Permanently attached to the third and sixth inner edges 208, 214, respectively, are the first and second outer web portions 220, 222. The first and second inner web portions 200, 202 and the first and second outer web portions 220, 222 together form first and second web portions. Of course, any of the first and second inner web portions 200, 202, the first and second outer web portions 220, 222 and the reclining portion 114 could be integral with one another, comprising a single piece of material. The first outer web portion 220 includes first and second outer web edges 224, 226. The first and second outer web edges 224, 226 intersect to form a first tab 228. The second outer web edge 226 extends from the first tab 228 to the seat portion 116 on the front surface 110, proximal the location of the second seat tube pocket 160. The lower aspects of the second outer web edge 226 are permanently attached to the first vertical edge 102. The second outer web portion 222, includes third and fourth outer web edges 230, 232. The third and fourth outer web edges 230, 232 intersect to form a second tab 234. The fourth outer web edge 232 extends from the second tab 234 to the seat portion 116 on the front surface 110, proximal the location of the first seat tube pocket 158. The lower aspects of the fourth outer web edge 232 are permanently attached to the second vertical edge 104. The first and second tabs 228, 234 exist to secure the flexible reclining seat 100 to the stroller frame 300 or similar device, described in detail below. Tethers attached to the first and second outer web portions 220, 222 proximal the locations of the first and second tabs 228, 234 may alternatively be used to secure the flexible reclining seat 100 to the stroller frame 300.

A stroller frame 300 is illustrated in FIGS. 5 through 10 as an example of the type of stroller frame for which the invention is suited. Although the seat is adapted for use in a stroller, it may, of course, be utilized in any child carrying device. The stroller frame 300 incorporates a handle tube 302, first and second front wheel support tubes 304, 306, first and second rear wheel support tubes 308, 310, a reclining tube 312 and a connector tube 318. As illustrated in FIGS. 4 and 6, the handle tube 302 is generally u-shaped having first and second tubes 320, 322 and a first u-tube portion 324. Permanently attached to the first and second tubes 320, 322 are first and second canopy mounts 326, 328 and first and second biased catches 330, 332. The first and second canopy mounts 326, 328 and the first and second biased catches 330, 332 may be mounted at the same location on opposing sides of the first and second tubes 320, 322, respectively. Of course, canopy mounts may prove unnecessary in some applications. The handle tube 302 is pivotally connected to both the first and second rear wheel support tubes 308, 310 and the first and second front wheel support tubes 304, 306. The first and second tubes 320, 322 are connected to the first and second rear wheel support tubes 308, 310 at first and second handle tube pivot mounts 334, 336. In a similar fashion, the handle tube 302, and more particularly the first and second tubes 320, 322, are connected to the first and second front wheel support tubes 304, 306 at third and fourth handle tube pivot mounts 338, 340 (not shown).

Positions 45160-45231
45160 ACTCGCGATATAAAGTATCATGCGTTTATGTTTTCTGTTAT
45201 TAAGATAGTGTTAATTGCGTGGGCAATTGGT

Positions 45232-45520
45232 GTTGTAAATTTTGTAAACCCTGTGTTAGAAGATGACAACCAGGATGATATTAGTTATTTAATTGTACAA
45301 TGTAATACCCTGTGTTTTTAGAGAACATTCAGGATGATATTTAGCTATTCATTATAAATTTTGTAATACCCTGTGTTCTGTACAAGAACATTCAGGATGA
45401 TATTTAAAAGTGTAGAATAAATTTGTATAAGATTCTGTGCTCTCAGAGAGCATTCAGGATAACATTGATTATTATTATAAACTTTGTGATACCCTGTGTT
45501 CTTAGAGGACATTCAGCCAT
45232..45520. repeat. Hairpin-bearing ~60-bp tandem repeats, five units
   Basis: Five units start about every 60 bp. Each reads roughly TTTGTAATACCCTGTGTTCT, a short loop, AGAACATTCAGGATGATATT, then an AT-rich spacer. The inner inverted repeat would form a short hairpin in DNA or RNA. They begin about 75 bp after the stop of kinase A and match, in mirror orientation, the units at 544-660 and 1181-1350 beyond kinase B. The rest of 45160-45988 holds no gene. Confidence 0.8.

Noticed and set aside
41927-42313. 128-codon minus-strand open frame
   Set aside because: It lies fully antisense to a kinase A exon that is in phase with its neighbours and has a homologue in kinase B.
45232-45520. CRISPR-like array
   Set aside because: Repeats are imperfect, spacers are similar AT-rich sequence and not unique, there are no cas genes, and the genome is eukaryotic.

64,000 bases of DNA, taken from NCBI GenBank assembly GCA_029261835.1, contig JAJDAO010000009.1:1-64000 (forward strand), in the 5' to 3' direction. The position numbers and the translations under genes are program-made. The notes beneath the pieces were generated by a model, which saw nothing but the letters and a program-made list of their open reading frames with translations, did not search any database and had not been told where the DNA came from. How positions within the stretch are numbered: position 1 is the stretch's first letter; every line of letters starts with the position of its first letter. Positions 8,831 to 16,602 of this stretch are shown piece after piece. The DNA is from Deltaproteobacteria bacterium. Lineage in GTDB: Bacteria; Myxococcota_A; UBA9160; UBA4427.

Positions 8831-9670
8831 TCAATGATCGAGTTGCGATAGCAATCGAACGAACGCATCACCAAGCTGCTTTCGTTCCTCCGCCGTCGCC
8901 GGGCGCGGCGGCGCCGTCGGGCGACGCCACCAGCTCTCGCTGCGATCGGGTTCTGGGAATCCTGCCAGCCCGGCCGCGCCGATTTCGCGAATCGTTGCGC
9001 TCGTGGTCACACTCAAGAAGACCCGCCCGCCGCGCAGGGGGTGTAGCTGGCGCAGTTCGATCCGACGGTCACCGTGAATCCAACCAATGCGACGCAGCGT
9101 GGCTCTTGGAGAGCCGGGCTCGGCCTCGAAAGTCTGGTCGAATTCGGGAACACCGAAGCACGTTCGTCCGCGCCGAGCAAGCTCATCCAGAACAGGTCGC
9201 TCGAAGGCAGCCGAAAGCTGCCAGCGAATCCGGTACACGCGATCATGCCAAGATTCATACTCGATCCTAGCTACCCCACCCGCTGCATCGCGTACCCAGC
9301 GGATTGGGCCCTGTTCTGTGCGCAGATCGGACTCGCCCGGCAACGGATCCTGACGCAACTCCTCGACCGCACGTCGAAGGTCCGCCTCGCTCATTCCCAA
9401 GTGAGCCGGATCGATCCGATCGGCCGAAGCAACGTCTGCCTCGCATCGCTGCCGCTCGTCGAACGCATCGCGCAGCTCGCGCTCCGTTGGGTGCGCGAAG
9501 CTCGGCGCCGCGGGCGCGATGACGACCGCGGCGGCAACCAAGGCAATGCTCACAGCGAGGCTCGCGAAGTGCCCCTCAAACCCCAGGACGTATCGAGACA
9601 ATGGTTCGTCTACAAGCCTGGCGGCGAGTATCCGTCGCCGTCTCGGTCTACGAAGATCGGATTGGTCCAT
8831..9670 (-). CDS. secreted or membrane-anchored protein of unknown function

The connector tube 318 is generally u-shaped having third and fourth tubes 342, 344 and first and second curved connector tube ends 346, 348. The connector tube 318 is pivotally connected to the first and second rear wheel support tubes 308, 310 at first and second rear wheel support tube pivot mounts 350, 352. The first and second front wheel support tubes 304, 306 are pivotally connected to the connector tube 318, proximate the first and second connector tube ends 346, 348, at first and second front wheel support tube pivot mounts 354, 356.

The reclining tube 312, which is generally u-shaped, includes first and second web tubes 358, 360 having first and second web tube ends 362, 364, and a seat back u-tube portion 366. Permanently attached to the first and second web tubes 358, 360, proximate the intersection between the first and second web tubes 358, 360 and the seat back u-tube portion 366, are first and second pegs 368, 370. The first and second web tube ends 362, 364 are pivotally connected to the connector tube 318 at first and second reclining tube pivot mounts 372, 374, which reside between the first and second rear wheel support tube pivot mounts 350, 352 and the first and second front wheel support tube pivot mounts 354, 356.

The flexible reclining seat 100 is attached to the stroller frame 300 as described below. Although the description below refers to attachment to a stroller, the flexible reclining seat may be utilized on a wide variety of devices, including but not limited to swings, bassinets, carriages, car seats, shopping carts or walkers. The flexible reclining seat 100 has connection points on the handle tube 302, the reclining tube 312 and the connector tube 318.